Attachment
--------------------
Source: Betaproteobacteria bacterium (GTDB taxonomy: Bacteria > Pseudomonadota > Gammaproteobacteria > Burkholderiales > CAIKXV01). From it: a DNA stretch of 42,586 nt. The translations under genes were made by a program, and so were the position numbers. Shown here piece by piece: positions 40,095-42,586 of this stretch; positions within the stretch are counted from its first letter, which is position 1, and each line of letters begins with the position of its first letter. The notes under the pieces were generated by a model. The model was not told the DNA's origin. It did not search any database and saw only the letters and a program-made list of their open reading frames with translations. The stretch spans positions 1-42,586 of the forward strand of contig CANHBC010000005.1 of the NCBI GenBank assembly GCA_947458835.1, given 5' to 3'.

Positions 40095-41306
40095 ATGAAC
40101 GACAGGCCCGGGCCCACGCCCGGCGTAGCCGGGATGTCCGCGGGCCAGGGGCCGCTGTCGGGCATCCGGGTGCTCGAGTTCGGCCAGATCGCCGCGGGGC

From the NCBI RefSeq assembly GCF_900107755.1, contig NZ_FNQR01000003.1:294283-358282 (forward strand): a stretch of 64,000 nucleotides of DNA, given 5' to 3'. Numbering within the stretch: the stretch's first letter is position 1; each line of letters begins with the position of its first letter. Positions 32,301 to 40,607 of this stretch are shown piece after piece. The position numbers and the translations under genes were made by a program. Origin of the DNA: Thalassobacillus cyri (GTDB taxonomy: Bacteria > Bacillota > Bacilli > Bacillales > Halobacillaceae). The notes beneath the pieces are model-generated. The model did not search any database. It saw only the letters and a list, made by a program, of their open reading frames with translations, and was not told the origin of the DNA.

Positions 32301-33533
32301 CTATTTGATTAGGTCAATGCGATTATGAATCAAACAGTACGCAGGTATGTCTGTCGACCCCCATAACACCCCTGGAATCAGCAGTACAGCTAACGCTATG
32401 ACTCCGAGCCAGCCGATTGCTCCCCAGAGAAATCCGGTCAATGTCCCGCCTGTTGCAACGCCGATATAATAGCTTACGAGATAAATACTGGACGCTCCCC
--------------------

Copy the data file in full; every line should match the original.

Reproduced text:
Source: Betaproteobacteria bacterium (GTDB taxonomy: Bacteria > Pseudomonadota > Gammaproteobacteria > Burkholderiales > CAIKXV01). From it: a DNA stretch of 42,586 nt. The translations under genes were made by a program, and so were the position numbers. Shown here piece by piece: positions 40,095-42,586 of this stretch; positions within the stretch are counted from its first letter, which is position 1, and each line of letters begins with the position of its first letter. The notes under the pieces were generated by a model. The model was not told the DNA's origin. It did not search any database and saw only the letters and a program-made list of their open reading frames with translations. The stretch spans positions 1-42,586 of the forward strand of contig CANHBC010000005.1 of the NCBI GenBank assembly GCA_947458835.1, given 5' to 3'.

Positions 40095-41306
40095 ATGAAC
40101 GACAGGCCCGGGCCCACGCCCGGCGTAGCCGGGATGTCCGCGGGCCAGGGGCCGCTGTCGGGCATCCGGGTGCTCGAGTTCGGCCAGATCGCCGCGGGGC

From the NCBI RefSeq assembly GCF_900107755.1, contig NZ_FNQR01000003.1:294283-358282 (forward strand): a stretch of 64,000 nucleotides of DNA, given 5' to 3'. Numbering within the stretch: the stretch's first letter is position 1; each line of letters begins with the position of its first letter. Positions 32,301 to 40,607 of this stretch are shown piece after piece. The position numbers and the translations under genes were made by a program. Origin of the DNA: Thalassobacillus cyri (GTDB taxonomy: Bacteria > Bacillota > Bacilli > Bacillales > Halobacillaceae). The notes beneath the pieces are model-generated. The model did not search any database. It saw only the letters and a list, made by a program, of their open reading frames with translations, and was not told the origin of the DNA.

Positions 32301-33533
32301 CTATTTGATTAGGTCAATGCGATTATGAATCAAACAGTACGCAGGTATGTCTGTCGACCCCCATAACACCCCTGGAATCAGCAGTACAGCTAACGCTATG
32401 ACTCCGAGCCAGCCGATTGCTCCCCAGAGAAATCCGGTCAATGTCCCGCCTGTTGCAACGCCGATATAATAGCTTACGAGATAAATACTGGACGCTCCCC